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Rusty_OToole last won the day on April 6 2019

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  1. It looks to me like it would be a simple matter to replace the stock master cylinder with a conventional one and use a remote power booster. Some cars from the early fifties had a power brake booster under the floor in the same location as your master cylinder. There was a dent in the floor under the seat to accommodate the booster. Chrysler products for instance. Today's boosters are smaller in diameter and don't take up so much room. This would be even simpler. You would need a hatch in the floor to check and fill the brake fluid, or a remote reservoir. Here is a modern conversion for a Chevrolet that shows what I mean.
  2. You should be able to find room for a small master cylinder, even a single cylinder with no booster and use it to actuate a remote power brake booster. The booster can be located anywhere although, the closer to the MC the better. They usually go under the hood or under the floor.
  3. Some guys used to have the brass gold plated. Looks almost as good as polished brass and never tarnishes.
  4. I'm seriously considering buying a 2002 Lincoln Town Car for a daily driver. One of the great luxury cars, extremely reliable and long lived and top marks for safety. I had one before and was happy with it. Last of the big rear wheel drive, traditional American sedans.
  5. I don't know if the Princess 4 liter R was officially imported to Canada but there were a few around. I see one advertised from time to time for a too high price, stressing its Rolls Royce heritage. Maybe it sold, I haven't seen the ad for a while. Have also seen a few of the older limousine type. Often advertised for weddings.
  6. The guy who started the Rustoleum paint fad was a Canadian. He had a restored 1969 Charger that was ready to go except for the paint job when he ran out of money. With a choice between painting it himself or waiting a year or two to drive the car while he saved up $5000 for a pro paint job, he decided to do it himself for $50. This was not the first time he did this, he had already painted a couple of VWs this way. He said it was the only way he could paint a car at home in his suburban garage, spray painting was out of the question. He used Tremclad enamel (Canadian Rustoleum) thinned down and applied with one of those small white rollers then tipped with a foam brush to remove bubbles. Two thin coats, wet sand with 600 paper, two more coats, wet sand with 800, two more coats, wet sand with 1000 then polish and wax. When he published this on a Mopar restoration forum it stirred up quite a storm of controversy. But others tried it and it worked. It was the Australians who came up with the idea of using yacht enamel. The harrowing details are probably still on the internet if you feel like doing a search.
  7. Brush painting was standard practice especially on expensive custom built cars up to the twenties. The English Morgans were brush painted, at least some colors up into the 1980s.
  8. Rusty_OToole

    Fabric top

    You need to remove some of the staples and pull the material away from the corners to get the wrinkles out. Removing staples and adjusting the top is par for the course on a job like this.
  9. If all else fails there are universal fit gas tanks in various dimensions. If you can find one close to the size of the one in your car it is possible to transfer your filler neck onto it. Radiator shops used to do this if you can find one.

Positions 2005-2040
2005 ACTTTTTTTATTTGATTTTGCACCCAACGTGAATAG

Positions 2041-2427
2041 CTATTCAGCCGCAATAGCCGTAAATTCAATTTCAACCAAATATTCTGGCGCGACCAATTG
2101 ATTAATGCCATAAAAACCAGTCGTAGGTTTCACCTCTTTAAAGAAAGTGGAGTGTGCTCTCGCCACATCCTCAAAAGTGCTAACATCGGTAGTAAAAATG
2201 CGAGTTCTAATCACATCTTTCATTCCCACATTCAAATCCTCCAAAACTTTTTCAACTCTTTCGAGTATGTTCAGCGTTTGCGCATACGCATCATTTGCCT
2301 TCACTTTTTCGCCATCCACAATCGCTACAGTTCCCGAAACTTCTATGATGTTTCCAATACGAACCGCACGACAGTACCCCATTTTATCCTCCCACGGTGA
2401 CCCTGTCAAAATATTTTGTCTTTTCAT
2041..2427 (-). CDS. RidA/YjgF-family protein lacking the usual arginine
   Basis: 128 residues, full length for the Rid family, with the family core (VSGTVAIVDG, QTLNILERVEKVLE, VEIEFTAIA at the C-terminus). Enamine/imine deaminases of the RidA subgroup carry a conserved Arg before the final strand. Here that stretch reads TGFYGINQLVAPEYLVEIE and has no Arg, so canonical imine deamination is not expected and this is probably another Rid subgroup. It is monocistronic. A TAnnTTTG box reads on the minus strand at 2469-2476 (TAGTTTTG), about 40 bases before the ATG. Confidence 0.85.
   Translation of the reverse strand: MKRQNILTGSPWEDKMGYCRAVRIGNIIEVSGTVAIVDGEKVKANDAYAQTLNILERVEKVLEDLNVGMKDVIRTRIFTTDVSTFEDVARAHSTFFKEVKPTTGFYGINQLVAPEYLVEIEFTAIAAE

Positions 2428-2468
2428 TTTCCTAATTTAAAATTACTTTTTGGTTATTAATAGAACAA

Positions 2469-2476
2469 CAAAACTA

10. If it is worn down to the rivets replace it. If not, use your own judgement. I would say if it is more than half worn might as well put in a new one while you have it apart. Depending how much you drive and how long you plan to keep the car, you will be sore at yourself if you have to take it apart again.
  11. Rusty_OToole

    Fabric top

    The padding is to smooth out the top and give it a rounded contour. Typically, they would unroll a sheet of cotton padding onto the top, sticking pieces under it here and there to get the shape they wanted. Then cover with muslin cloth. If it was lumpy they would push the cotton around with long needles poked thru the cloth until they got a smooth, shapely contour. Then put on the waterproof covering. The padding will also prevent the sharp corners of the wood from chewing through the top covering. Tear the cotton don't cut it. By tearing you leave a tapered edge that blends in better. The old padding was much thicker when it was new, it was compressed down by the top material and packed down over the years. The material shrinks with time too.
  12. Rusty_OToole

    Fabric top

    Upholsters use that cotton padding all the time. These days vinyl tops usually use foam. There should be an upholstery supply shop in your area that has the padding material. The more expensive vehicles used horse hair which does not absorb water.
  13. Since the Olds 88 was built using the same basic body shell as Chevrolet and Pontiac, and Chevrolet had a sedan delivery, it wouldn't be difficult for the factory to put together a Chev body shell with Olds dash board, front fenders, hood, grille, trim etc and set it on an Olds 88 chassis. I'm a bit surprised they thought of it, but it would not have been a major project for them.
  14. I don't think flatheads have a disadvantage in fuel economy, everything else being equal, like compression ratio, displacement and horsepower. Small six cylinder flathead cars like Nash Rambler and Studebaker Champion were getting 30 MPG in the forties and fifties.
  15. Wonder what the compression ratio is? That was the drawback of flatheads, and I think aircraft engines use quite high octane fuel, do they also have higher compression than cars?